Donald J. Greiner is professor of English and director of graduate studies at the University of South Carolina. He is the author of Comic Terror: The Novels of John Hawkes, Robert Frost: The Poet and His Critics, two monographs on Frost, and numerous scholarly essays. He is also the editor of The Notebook of Stephen Crane, and the two volume Dictionary of Literary Biography: American Poets Since World War II.
In 1981–82, John Updike turned fifty and published Rabbit Is Rich, the third installment of Updike’s Rabbit chronicle and the tenth novel of his career. The resulting publicity was enormous: a Time cover story; the re-issue of his first book, The Carpentered Hen, originally published in 1958; and three prestigious awards for Rabbit Is Rich—the Pulitzer Prize, the National Book Critics Circle Award, and an American Book Award.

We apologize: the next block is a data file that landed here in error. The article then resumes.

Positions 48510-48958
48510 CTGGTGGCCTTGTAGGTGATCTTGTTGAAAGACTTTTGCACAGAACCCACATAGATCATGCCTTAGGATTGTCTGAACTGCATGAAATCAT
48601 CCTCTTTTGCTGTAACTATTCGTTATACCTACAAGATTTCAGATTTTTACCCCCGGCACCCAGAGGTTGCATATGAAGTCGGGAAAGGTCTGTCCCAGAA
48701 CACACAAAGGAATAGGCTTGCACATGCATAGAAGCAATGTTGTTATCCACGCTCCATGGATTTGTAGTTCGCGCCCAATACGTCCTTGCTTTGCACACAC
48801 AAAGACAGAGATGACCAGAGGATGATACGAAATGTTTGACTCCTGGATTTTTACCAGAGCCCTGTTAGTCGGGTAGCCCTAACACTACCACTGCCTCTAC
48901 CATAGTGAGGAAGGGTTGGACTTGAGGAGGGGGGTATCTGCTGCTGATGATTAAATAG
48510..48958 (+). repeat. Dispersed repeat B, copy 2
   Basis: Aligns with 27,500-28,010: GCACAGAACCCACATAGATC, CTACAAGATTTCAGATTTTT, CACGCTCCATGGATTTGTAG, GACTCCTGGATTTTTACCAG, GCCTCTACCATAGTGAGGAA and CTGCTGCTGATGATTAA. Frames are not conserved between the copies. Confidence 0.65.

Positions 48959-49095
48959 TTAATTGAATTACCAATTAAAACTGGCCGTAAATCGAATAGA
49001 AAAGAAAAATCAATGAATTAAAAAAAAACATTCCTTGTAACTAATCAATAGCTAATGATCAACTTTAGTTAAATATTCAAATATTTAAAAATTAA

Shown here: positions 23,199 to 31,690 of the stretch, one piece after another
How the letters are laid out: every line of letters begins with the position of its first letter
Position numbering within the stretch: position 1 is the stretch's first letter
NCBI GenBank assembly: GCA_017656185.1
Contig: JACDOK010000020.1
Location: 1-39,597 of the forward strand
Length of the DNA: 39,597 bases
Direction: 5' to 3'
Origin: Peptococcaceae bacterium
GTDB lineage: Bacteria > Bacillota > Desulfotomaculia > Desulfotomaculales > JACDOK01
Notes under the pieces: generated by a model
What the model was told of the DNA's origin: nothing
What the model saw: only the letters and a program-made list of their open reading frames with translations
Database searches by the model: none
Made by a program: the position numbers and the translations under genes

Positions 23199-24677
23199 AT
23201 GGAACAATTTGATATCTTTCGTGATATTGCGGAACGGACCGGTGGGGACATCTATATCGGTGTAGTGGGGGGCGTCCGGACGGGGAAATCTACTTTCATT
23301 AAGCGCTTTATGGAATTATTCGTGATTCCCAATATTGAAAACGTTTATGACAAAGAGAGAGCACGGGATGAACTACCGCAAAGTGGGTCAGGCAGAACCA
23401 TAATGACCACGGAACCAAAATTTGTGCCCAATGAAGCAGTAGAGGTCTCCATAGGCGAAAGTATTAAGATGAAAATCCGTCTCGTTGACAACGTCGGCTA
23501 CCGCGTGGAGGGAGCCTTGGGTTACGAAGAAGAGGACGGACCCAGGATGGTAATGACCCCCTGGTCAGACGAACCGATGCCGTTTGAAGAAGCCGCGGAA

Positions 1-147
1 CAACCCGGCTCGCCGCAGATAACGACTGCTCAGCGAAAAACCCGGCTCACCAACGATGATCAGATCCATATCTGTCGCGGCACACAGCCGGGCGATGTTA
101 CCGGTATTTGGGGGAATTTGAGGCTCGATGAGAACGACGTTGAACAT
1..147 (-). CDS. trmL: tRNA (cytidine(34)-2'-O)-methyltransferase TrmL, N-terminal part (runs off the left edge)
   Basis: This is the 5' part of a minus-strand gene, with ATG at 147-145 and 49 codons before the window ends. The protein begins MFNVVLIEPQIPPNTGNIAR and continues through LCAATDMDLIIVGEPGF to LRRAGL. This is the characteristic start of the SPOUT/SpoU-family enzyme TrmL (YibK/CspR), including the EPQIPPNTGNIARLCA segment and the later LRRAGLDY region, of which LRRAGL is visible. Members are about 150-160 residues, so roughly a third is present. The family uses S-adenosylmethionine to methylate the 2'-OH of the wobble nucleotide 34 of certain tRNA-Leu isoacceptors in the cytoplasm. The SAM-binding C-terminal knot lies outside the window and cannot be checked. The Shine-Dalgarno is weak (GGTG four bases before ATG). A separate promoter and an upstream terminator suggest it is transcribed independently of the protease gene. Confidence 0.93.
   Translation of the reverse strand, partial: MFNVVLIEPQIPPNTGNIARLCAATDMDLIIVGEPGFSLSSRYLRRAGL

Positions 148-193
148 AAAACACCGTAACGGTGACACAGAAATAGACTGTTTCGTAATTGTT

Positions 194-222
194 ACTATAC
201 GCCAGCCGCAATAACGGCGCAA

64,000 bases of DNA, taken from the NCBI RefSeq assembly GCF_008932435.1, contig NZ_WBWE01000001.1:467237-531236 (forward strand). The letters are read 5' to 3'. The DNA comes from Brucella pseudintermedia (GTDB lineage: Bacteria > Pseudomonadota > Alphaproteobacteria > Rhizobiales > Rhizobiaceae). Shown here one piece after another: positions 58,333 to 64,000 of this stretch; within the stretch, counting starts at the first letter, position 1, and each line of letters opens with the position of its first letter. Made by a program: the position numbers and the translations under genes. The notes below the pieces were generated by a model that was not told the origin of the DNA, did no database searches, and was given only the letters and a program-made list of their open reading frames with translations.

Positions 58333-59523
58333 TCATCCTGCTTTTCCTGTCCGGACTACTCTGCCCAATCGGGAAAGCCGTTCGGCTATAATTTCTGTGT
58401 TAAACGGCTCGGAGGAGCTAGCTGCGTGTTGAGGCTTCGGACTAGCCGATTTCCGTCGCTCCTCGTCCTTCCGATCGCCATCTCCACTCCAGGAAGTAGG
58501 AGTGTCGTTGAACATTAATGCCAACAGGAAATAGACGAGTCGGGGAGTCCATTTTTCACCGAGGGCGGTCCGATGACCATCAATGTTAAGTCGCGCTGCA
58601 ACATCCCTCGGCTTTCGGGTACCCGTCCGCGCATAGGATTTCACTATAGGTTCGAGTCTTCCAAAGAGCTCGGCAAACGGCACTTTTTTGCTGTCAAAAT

John Updike has won a National Book Award and has earned both critical and popular acclaim. At the moment, his reputation rests largely on his novels, especially Rabbit, Run; The Centaur; Of the Farm; and The Coup. Of his many books, more than half are volumes of poems, stories, essays and reviews, and one play, yet the numerous critical books on Updike concentrate primarily on his long fiction with the result that over one half of his canon is often ignored.